If last year’s $4-a-gallon gas prices didn’t provide enough motivation for carmakers to get serious about offering more efficient models to American consumers, then surely President Obama’s signing into law new Corporate Average Fuel Economy (CAFE) standards did. The new mandate means every full-line carmaker will have to produce a line of products that can achieve a company-wide average of 35 mpg or better to avoid paying penalties by 2016. While this means certain manufacturers will have to develop entirely new product lines and shelve some of their most popular models, companies like BMW and the other Europeans may be able to quickly tip the scales in their favor by bringing in some of the super-efficient diesel models they already sell in the rest of the world. One such car that could easily make the trans-Atlantic journey is BMW’s 320d.
Diesels have long played an important role in BMW’s success in its home market, with the four-cylinder 3-series leading the charge. Several options exist, including a 1.6-liter, 116-horsepower 316d and the 2.0-liter, 143-horsepower 318d, but the 2.0-liter, 177-horsepower 320d is the one that could actually appeal to American buyers. We picked up our 320d Coupe in Munich and spent several days driving it throughout southern Germany, in traffic that ranged from stop-and-go city driving through der Altstadt in the Bavarian capital to flat-out Autobahn cruising, with a little bit of everything else mixed between.
The heart of the 320d is an engine that’s fairly new to the BMW lineup. It uses an aluminum block and cylinder head and hollow camshafts to keep weight at a minimum. Sixteen valves give it a more free-revving nature than most diesels, and the four-valve-per-cylinder arrangement conveniently leaves room for the centrally located direct injection nozzle. Separating the 320d from the 318d is not 200 cc of displacement, but rather the use of piezo-electric injectors instead of conventional magnetic-pulse injectors. It may not sound like a big deal, but the piezo units spray so much more quickly and precisely that multiple injections are possible within a single combustion cycle, allowing for a longer, leaner, more powerful burn.
A single, variable-geometry turbocharger is used to boost output across a wide rpm range. Peak output of 177 horsepower comes at 4000 rpm, and torque maxes out at 221 at just 1750 rpm. By modern standards, those numbers might not sound terribly heady, but they’re enough to get the 3311-pound coupe to 60 mph in about 7.7 seconds and push it to a top speed of 144 mph, putting it roughly on par with a last-generation 325i. All this in a car that is rated at 49 mpg (58.9 miles per imperial gallon) on the European combined cycle.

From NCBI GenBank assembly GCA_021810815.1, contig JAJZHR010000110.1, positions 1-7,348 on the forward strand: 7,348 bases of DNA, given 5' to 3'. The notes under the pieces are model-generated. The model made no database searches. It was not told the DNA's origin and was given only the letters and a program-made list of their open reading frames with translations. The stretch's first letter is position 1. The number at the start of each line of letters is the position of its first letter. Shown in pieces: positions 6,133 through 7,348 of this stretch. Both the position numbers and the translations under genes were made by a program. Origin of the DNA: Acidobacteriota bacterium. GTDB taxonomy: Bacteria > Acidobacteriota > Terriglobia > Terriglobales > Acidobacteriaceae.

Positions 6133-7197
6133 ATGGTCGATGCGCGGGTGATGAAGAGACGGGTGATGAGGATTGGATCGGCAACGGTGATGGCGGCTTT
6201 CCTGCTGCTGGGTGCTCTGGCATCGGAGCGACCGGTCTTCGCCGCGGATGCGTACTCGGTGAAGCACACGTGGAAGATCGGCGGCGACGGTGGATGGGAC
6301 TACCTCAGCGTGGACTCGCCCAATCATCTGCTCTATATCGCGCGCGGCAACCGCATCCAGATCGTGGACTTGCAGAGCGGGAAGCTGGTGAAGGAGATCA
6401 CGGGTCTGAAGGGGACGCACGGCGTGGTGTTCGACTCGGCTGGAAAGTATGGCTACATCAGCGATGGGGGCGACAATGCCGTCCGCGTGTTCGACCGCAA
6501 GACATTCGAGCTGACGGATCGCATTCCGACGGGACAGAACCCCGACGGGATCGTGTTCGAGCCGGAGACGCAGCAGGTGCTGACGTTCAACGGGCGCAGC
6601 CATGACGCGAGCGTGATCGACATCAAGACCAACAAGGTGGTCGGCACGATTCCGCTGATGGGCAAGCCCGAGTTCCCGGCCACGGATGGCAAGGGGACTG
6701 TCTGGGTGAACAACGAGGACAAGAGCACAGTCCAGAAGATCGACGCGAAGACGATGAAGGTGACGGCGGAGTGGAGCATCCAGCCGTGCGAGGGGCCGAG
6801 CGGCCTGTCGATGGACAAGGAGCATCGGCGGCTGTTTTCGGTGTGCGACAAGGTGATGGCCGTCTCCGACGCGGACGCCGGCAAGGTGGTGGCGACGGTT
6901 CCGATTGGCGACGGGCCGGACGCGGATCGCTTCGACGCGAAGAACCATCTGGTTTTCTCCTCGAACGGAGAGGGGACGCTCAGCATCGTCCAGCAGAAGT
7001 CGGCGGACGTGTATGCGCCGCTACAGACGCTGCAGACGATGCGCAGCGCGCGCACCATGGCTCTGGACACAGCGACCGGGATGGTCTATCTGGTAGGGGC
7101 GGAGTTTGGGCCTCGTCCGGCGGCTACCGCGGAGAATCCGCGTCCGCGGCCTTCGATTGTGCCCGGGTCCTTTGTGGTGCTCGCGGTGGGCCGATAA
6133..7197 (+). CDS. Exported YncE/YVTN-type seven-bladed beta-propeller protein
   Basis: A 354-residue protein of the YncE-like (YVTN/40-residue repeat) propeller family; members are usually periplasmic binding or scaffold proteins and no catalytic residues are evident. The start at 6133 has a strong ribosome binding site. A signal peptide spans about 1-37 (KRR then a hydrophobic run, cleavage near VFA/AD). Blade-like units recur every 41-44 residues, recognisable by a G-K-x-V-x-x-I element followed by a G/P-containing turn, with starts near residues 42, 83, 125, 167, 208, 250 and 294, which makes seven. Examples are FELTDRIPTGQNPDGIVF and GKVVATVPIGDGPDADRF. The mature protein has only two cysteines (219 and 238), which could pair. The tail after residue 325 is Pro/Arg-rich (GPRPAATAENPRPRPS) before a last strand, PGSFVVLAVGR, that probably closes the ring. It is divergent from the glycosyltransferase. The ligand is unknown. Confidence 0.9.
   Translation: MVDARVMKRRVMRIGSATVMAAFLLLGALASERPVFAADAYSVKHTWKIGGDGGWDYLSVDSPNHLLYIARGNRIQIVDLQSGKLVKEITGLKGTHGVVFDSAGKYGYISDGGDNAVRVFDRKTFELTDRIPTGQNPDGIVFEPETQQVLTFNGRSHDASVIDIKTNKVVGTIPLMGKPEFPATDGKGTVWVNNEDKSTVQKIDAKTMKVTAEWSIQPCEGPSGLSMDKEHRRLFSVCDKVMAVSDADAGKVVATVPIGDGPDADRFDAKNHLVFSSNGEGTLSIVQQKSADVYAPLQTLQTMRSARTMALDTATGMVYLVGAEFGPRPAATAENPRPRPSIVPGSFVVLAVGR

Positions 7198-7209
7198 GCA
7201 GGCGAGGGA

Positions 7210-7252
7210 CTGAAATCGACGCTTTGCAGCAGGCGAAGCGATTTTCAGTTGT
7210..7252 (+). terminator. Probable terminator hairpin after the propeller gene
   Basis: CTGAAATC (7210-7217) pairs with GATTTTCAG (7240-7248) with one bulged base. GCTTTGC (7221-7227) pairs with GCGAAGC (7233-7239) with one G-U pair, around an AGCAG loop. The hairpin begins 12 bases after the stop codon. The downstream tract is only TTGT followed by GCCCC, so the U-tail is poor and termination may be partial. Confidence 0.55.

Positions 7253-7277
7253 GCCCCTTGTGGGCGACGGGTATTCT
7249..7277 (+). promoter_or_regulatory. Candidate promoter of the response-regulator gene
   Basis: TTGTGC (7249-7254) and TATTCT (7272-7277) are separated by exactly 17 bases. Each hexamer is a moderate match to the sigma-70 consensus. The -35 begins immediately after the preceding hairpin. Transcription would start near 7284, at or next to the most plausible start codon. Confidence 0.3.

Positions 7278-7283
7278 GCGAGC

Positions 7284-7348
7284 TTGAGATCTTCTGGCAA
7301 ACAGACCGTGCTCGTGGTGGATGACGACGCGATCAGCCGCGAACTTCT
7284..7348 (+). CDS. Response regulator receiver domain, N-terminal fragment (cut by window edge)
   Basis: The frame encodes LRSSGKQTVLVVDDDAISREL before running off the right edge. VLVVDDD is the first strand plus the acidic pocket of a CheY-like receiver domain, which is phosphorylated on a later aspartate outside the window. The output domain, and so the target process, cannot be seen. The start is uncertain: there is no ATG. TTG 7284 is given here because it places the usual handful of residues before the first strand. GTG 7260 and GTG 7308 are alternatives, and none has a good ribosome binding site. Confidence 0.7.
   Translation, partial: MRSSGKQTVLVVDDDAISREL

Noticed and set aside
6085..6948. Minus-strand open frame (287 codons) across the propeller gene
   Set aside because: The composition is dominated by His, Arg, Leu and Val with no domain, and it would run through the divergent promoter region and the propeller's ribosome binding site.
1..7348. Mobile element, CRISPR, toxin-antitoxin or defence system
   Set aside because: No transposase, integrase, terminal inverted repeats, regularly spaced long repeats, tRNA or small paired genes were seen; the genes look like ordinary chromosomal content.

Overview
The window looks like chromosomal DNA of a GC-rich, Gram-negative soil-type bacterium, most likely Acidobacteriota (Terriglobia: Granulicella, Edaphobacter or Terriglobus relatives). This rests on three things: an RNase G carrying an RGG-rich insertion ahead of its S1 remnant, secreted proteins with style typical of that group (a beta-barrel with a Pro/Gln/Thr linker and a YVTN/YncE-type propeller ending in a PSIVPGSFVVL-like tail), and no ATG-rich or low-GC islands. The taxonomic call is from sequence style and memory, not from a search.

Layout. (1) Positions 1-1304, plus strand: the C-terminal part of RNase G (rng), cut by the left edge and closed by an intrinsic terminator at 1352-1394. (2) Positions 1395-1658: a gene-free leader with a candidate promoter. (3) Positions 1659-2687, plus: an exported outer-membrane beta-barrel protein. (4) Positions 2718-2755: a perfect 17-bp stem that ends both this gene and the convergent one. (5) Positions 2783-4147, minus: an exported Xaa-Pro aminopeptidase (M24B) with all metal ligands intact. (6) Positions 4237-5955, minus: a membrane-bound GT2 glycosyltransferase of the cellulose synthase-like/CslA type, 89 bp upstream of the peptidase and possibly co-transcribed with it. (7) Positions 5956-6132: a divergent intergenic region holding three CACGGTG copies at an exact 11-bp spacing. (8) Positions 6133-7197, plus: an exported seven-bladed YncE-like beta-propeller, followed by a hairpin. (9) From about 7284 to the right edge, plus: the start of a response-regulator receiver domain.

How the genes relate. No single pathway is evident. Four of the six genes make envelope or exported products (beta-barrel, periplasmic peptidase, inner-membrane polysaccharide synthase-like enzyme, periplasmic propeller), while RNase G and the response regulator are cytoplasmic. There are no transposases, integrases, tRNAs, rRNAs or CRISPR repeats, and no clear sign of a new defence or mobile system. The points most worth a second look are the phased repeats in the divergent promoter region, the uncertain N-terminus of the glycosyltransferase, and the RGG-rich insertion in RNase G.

As impressive as this sounds on paper, it doesn’t mean much if the real-life experience is a letdown. Having spent the majority of this year alternating between a Jetta TDI (the most popular diesel car in America) and a 335d sedan (a car that totally eradicates all preconceptions of what a diesel power is all about), we had a pretty good idea what to expect. Namely, we expected the kind of refinement we’ve come to trust from our 335d (if not the Jetta), but with a much more typical diesel power delivery (not terribly exciting, as with the Jetta). We know that most Europeans are willing to suffer with dismal athleticism if it means paying less at the pump, and while we were hoping the 320d wouldn’t be a total performance dud, we did set our sights intentionally low.
There’s something to be said for setting low expectations; by doing so we were actually blown away by how “normal” the 320d felt. It possesses virtually all the requisite refinement of any modern BMW. The one notable exception — as an American, anyway — is the typical, unmuffled clatter of a small-displacement diesel at idle (its engine note is entirely indistinguishable from that of any other oil-burning four-banger). Aside from that, there’s nothing about the way this car drives that sets it apart from most other 3-series coupes.